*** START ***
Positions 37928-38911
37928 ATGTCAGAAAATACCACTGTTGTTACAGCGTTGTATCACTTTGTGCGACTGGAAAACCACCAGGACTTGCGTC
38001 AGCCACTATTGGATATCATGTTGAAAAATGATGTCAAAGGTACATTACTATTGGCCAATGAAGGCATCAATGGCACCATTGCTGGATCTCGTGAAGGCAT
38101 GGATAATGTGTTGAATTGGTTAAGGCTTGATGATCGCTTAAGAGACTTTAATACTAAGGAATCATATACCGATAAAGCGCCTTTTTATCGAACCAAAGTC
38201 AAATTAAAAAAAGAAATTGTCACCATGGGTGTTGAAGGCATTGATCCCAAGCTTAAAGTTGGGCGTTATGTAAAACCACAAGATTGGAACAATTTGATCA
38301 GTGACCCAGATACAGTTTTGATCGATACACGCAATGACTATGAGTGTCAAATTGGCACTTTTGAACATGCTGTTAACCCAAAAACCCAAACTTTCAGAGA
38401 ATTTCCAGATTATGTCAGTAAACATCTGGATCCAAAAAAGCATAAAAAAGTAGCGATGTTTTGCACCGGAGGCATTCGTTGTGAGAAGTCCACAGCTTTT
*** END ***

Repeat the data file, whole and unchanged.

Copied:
Positions 37928-38911
37928 ATGTCAGAAAATACCACTGTTGTTACAGCGTTGTATCACTTTGTGCGACTGGAAAACCACCAGGACTTGCGTC
38001 AGCCACTATTGGATATCATGTTGAAAAATGATGTCAAAGGTACATTACTATTGGCCAATGAAGGCATCAATGGCACCATTGCTGGATCTCGTGAAGGCAT
38101 GGATAATGTGTTGAATTGGTTAAGGCTTGATGATCGCTTAAGAGACTTTAATACTAAGGAATCATATACCGATAAAGCGCCTTTTTATCGAACCAAAGTC
38201 AAATTAAAAAAAGAAATTGTCACCATGGGTGTTGAAGGCATTGATCCCAAGCTTAAAGTTGGGCGTTATGTAAAACCACAAGATTGGAACAATTTGATCA
38301 GTGACCCAGATACAGTTTTGATCGATACACGCAATGACTATGAGTGTCAAATTGGCACTTTTGAACATGCTGTTAACCCAAAAACCCAAACTTTCAGAGA
38401 ATTTCCAGATTATGTCAGTAAACATCTGGATCCAAAAAAGCATAAAAAAGTAGCGATGTTTTGCACCGGAGGCATTCGTTGTGAGAAGTCCACAGCTTTT